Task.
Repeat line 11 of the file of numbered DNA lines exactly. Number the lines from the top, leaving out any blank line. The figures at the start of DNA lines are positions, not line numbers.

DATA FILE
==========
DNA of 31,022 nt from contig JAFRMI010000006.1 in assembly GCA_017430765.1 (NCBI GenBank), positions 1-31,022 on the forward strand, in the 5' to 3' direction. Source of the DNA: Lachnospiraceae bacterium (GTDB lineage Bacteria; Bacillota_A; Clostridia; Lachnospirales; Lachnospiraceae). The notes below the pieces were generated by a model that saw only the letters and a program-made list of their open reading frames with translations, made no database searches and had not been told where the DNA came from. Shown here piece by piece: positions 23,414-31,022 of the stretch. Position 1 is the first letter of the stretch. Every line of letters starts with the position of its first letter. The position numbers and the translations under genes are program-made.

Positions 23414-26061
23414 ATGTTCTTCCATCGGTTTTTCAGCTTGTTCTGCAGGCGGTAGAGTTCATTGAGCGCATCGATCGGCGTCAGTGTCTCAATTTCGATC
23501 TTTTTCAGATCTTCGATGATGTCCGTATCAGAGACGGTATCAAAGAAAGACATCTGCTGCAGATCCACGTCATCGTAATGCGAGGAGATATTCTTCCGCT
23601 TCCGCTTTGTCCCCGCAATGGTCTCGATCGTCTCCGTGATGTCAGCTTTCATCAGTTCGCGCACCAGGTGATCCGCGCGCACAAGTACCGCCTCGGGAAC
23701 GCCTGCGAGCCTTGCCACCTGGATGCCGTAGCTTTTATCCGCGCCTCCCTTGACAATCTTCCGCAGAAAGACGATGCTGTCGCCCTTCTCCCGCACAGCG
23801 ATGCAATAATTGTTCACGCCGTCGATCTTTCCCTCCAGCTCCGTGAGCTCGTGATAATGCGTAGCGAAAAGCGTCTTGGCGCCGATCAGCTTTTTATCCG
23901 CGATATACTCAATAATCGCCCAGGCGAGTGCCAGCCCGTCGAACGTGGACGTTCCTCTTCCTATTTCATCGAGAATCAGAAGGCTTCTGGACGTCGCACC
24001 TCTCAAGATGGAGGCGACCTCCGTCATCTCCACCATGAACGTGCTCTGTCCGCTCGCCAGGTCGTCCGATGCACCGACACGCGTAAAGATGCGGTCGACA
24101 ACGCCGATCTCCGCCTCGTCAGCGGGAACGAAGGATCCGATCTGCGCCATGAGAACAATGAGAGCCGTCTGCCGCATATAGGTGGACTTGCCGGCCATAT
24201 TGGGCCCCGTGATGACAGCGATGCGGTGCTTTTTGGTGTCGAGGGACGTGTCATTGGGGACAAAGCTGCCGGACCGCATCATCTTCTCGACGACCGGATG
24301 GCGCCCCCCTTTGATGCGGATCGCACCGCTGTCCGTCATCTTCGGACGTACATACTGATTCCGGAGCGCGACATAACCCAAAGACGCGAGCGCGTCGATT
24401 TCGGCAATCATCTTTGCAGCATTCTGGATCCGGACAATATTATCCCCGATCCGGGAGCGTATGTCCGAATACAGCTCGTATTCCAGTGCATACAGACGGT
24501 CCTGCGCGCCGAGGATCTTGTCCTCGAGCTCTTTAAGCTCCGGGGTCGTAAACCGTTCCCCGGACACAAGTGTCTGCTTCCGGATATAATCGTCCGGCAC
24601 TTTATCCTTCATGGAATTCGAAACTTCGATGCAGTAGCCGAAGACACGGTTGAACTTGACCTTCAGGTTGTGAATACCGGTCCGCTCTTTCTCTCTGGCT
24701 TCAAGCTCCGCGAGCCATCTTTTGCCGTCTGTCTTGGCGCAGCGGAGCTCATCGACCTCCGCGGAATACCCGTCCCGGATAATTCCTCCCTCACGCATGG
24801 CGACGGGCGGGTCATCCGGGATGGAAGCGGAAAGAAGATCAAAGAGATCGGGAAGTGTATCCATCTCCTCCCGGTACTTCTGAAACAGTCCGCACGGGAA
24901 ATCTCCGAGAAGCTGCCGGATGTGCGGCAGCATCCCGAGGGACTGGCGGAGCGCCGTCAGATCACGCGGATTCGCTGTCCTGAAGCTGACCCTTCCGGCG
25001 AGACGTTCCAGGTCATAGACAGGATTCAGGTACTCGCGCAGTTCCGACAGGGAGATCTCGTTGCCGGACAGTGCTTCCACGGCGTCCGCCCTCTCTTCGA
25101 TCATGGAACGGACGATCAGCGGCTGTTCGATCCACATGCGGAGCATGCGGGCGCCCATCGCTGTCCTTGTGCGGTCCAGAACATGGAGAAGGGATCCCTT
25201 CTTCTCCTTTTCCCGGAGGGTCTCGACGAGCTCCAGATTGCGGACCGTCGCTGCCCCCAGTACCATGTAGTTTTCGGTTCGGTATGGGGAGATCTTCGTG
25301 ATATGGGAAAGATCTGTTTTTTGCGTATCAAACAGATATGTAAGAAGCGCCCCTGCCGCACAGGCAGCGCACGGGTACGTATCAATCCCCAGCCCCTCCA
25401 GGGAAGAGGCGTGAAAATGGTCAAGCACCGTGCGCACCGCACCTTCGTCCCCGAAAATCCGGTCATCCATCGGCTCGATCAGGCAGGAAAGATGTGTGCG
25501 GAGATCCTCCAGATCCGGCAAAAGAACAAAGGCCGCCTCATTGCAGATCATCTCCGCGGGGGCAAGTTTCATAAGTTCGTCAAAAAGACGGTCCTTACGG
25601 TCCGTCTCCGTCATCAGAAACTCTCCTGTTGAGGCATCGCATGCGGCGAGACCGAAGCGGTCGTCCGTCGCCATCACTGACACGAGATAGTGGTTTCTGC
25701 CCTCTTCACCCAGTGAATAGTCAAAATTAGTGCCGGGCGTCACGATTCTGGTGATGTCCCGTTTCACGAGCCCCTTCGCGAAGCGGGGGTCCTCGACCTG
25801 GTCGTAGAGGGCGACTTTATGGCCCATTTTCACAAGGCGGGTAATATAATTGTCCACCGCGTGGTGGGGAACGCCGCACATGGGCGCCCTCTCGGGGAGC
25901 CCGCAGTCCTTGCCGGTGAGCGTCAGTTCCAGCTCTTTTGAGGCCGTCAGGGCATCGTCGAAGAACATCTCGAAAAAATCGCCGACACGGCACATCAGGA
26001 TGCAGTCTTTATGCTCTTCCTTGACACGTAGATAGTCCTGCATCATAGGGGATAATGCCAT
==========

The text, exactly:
24201 TGGGCCCCGTGATGACAGCGATGCGGTGCTTTTTGGTGTCGAGGGACGTGTCATTGGGGACAAAGCTGCCGGACCGCATCATCTTCTCGACGACCGGATG